I was discussing my abandoned faith in the cable news outlets I once assiduously relied on, not because they did not know things that turned out to be determinative in the election but, judging by their oblivious reaction, because they alarmingly did not know they didn’t know.

I went on to reference a new book entitled The Knowledge Illusion, which argues that, when it comes to actual “knowing”, our accumulation of personal knowledge  derives not from self-generated insights and understandings but from others, primarily our most significant peer group, whose beliefs we dutifully adopt so they won’t kill us or at least withhold invitations to their kids’ Bar and Bat Mitzvahs.

(The book has an encouraging upside, as all books wishing to be popular must – there are no Best Sellers entitled How To Be Extraordinarily Depressed.  Absorbing an externally assembled body of knowledge makes it unnecessary for us to continuously reinvent the wheel… in every imaginable arena.  We simply internalize the prevailing culture’s “How To” manual and we’re off to the races.  The “price of admission”, however, is jettisoning the flattering illusion that we invariably “think for ourselves.”  Not bad for not having to create the refrigerator from scratch.) 

I consider the book’s thesis between “Ball One” and “Ball Two”, only I turn it around, pondering not how we know things but, in the context of the cable news media’s hopeless performance during the election, how we don’t.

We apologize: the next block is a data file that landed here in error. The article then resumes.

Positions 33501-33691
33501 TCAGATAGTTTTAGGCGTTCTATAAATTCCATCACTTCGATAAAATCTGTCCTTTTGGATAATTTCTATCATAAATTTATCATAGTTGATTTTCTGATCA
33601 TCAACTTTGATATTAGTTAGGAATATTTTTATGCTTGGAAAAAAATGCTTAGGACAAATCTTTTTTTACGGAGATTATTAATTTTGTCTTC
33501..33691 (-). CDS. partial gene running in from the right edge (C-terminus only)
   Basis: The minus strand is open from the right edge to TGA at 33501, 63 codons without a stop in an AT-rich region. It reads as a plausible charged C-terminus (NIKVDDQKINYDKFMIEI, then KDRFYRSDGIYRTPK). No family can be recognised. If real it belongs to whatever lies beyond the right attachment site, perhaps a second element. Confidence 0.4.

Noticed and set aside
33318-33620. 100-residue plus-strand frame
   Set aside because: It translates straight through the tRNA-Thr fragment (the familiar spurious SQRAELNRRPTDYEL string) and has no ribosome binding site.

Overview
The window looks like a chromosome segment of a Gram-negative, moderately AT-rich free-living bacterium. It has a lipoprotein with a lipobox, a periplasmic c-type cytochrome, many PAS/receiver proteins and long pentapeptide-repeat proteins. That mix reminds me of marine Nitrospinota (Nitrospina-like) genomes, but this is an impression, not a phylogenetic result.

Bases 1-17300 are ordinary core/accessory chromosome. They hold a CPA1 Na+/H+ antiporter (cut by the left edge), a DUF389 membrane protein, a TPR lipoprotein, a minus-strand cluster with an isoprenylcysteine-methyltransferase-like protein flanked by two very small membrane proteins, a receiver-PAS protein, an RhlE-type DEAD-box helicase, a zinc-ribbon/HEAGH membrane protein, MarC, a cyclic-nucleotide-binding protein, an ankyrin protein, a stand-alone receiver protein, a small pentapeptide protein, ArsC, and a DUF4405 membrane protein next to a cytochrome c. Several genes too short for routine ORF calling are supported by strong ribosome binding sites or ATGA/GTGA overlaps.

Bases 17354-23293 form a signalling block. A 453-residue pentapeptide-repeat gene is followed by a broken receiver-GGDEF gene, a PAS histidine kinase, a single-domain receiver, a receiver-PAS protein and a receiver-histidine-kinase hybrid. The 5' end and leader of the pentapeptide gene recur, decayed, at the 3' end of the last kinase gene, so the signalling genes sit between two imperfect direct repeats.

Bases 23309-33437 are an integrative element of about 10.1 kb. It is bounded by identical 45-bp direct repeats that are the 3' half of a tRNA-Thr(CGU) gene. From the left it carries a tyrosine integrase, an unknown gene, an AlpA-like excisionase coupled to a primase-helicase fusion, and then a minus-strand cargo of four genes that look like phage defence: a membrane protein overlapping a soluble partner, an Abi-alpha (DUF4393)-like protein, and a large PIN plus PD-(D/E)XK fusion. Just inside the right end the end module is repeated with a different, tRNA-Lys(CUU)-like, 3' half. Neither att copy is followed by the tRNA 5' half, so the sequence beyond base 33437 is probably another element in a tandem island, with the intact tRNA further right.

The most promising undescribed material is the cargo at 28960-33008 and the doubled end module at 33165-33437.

This enticing intellectual exercise, which came to mind while Dodger fans in my vicinity were swatting a beach ball, brings me inevitably to Judd Apatow.

You see the connection, don’t you?

Let me spell it out for you, just in case.

I don’t know if you remember Knocked Up – the film played in theaters ten years, or, for a heightened perspective on the interval, three upgrades of “Smart Phones” ago.

In Knocked Up, a spontaneous one-night stand between Ben Stone, a shlubby slacker – hard to pronounce, though nonetheless accurate – and Alison Scott, a knockout media striver, leads to an unplanned pregnancy and ultimate connected relationship.  For me, Knocked Up was the most structurally sound of Apatow’s screenplays.

But something bothered me about it.

Fundamentally, Knocked Up is a fairy tale, Beauty and the Beast, with unprotected intercourse rather than dancing.  Although Knocked Up was enthusiastically reviewed, there remained the unavoidable issue of, “Really?  Her… and him?”

I know.  They’re doing “opposites attract.”  But it’s a difficult sell.  Are not Ben and Alison a little too opposite?  Is she not too beautiful and upwardly mobile for us to comfortably accommodate the idea of “Her… and him”?  I know “willing suspension of disbelief” but come on!